Silat: S'pore fans to get a taste of the martial art's new rules at SEA C'ships here in February

The competition is traditionally seen as a tune-up for the biennial SEA Games, with the 2022 edition in Hanoi in May. PHOTO: SINGAPORE SILAT FEDERATION

SINGAPORE - Up to 300 fully vaccinated spectators will be allowed to catch the action at the eighth edition of the South-east Asia (SEA) Pencak Silat Championships at OCBC Arena Hall One from Feb 25-27.

The competition is traditionally seen as a tune-up for the biennial SEA Games, with the 2022 edition in Hanoi in May.

Singapore Silat Federation (Persisi) chief executive officer Sheik Alau'ddin told The Straits Times on Monday (Feb 7) that the championship will be split into two sessions - afternoon and evening - on each of the three days. The cap of 300 fans applies to each session.

Admission is free, but spectators have to pre-register their interest on a portal that will be shared closer to the competition.

Sheik said he was excited by the prospect of the return of competition - the last time the Republic hosted a major silat meet was the World Championships in December 2018 - but equally nervous at making sure all Covid-19 protocols are adhered to.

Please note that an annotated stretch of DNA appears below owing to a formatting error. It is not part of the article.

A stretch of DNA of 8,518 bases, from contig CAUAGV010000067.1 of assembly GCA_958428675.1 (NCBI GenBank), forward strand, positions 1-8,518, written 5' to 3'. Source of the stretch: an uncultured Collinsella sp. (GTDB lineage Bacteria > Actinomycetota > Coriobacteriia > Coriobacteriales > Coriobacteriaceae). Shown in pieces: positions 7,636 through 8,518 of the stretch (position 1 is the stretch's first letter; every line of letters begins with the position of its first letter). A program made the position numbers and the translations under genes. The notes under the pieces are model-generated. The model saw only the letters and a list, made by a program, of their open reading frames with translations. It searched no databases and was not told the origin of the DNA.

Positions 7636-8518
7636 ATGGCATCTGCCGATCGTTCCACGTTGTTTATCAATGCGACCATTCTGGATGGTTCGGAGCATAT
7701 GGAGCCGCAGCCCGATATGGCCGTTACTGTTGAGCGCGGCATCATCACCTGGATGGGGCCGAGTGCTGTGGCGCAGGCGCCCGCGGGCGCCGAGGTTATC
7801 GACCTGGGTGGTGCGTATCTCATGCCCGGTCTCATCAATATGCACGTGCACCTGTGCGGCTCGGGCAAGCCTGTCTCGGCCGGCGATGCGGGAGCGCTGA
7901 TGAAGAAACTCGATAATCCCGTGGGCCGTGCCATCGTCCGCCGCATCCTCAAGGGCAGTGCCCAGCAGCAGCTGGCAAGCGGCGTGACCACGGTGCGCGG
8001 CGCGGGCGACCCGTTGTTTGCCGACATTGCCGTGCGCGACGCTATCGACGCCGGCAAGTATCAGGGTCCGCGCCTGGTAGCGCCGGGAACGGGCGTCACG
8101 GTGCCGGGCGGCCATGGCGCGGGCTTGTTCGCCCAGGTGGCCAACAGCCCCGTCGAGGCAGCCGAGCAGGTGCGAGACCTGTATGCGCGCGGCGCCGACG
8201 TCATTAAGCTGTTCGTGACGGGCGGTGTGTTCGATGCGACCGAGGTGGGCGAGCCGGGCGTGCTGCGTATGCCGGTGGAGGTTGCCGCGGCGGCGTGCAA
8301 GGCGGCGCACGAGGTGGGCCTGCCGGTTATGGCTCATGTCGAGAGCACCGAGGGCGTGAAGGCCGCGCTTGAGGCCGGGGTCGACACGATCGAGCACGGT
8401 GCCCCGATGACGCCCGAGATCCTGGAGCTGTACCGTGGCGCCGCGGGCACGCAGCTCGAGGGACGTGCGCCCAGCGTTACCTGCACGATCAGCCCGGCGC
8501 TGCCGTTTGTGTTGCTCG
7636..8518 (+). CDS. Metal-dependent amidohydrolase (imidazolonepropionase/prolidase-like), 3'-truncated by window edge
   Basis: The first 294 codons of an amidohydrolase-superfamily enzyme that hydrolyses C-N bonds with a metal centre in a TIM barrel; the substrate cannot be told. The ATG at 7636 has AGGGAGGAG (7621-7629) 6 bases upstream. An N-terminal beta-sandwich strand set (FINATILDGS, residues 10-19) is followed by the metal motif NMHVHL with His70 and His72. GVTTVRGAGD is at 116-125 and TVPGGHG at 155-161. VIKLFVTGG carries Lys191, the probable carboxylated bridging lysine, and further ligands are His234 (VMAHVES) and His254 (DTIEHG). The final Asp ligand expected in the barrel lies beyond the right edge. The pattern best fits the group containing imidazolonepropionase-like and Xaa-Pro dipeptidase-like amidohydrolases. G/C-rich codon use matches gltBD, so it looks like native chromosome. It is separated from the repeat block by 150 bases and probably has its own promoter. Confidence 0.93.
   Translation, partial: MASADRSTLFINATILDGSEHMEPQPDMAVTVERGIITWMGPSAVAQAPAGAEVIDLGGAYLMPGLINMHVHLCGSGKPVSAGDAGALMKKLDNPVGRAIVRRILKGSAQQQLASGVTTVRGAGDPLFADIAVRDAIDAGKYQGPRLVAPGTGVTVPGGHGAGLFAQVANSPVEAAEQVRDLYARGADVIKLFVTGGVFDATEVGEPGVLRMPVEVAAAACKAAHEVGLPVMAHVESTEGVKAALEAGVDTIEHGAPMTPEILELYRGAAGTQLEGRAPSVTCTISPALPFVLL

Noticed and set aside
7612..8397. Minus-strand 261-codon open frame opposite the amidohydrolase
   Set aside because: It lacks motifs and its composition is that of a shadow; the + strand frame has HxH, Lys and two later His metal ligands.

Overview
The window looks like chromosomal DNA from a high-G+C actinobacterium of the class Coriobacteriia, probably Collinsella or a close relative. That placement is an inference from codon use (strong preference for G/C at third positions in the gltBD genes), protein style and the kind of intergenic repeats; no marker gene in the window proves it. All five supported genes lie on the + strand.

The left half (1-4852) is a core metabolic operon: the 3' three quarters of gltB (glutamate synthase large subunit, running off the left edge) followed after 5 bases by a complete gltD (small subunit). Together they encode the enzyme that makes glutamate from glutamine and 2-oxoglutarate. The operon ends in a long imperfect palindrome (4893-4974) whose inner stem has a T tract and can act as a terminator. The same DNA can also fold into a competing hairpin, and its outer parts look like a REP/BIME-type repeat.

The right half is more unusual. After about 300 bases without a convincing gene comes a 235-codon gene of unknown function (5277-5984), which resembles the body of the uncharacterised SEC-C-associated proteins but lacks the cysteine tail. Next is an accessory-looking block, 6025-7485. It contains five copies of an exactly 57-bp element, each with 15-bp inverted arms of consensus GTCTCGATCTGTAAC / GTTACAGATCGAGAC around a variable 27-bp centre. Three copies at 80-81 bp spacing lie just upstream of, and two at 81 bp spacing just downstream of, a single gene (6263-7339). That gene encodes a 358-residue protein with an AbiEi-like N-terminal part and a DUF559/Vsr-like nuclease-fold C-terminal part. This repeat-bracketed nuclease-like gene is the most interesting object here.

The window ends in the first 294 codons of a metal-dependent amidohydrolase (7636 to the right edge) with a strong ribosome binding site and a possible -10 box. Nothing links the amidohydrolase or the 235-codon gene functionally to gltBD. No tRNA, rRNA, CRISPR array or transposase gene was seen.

He added that the Persisi management committee and staff were determined to pull off hosting the SEA Championships this year.

"We don't know if the Covid situation will get better, worse, or if it will even end, but we have to try (to move forward)," he said.

Singapore's exponents will be able to pit themselves against their rivals from silat powerhouses Vietnam, Malaysia and Indonesia.

Some 135 athletes - 107 of them foreign - are set to take part. They will have to follow a controlled itinerary similar to the ones for mixed martial arts exponents at One Championship events over the past 18 months, and for footballers at December's AFF Suzuki Cup.

They can move only from their assigned hotels to training and match venues, and are not allowed to travel anywhere or take part in activities beyond the itinerary.

Four other nations were initially keen to take part but dropped out after being told of the Covid-19 protocols and costs, said Sheik.

He added that a change in rules in the tanding (match) category of pencak silat, passed last February, could make the action more exciting for fans.

The new rules allow exponents more leniency on tugging at the opponents' uniforms as they look to land punches and kicks to score points. There are also fewer stoppages in each match.

"I feel the new rule-set can change the dynamics of fights and maybe equalise the playing field a little bit. Now, the more aggressive fighter will benefit," said Sheik, adding that the SEA Championships will be a good platform for athletes and referees to test and adapt to the new rules.

Hazim Yusli, 20, who was named Sportsboy of the Year in 2019 after winning the Class B (50-55kg) world title in 2018, is excited about the championships as it has been a long time since they had competed against their regional rivals in a major competition.

"Finally I can see how I perform under the new rules. I'm a bit nervous, but I'm also very much looking forward to it," he said.

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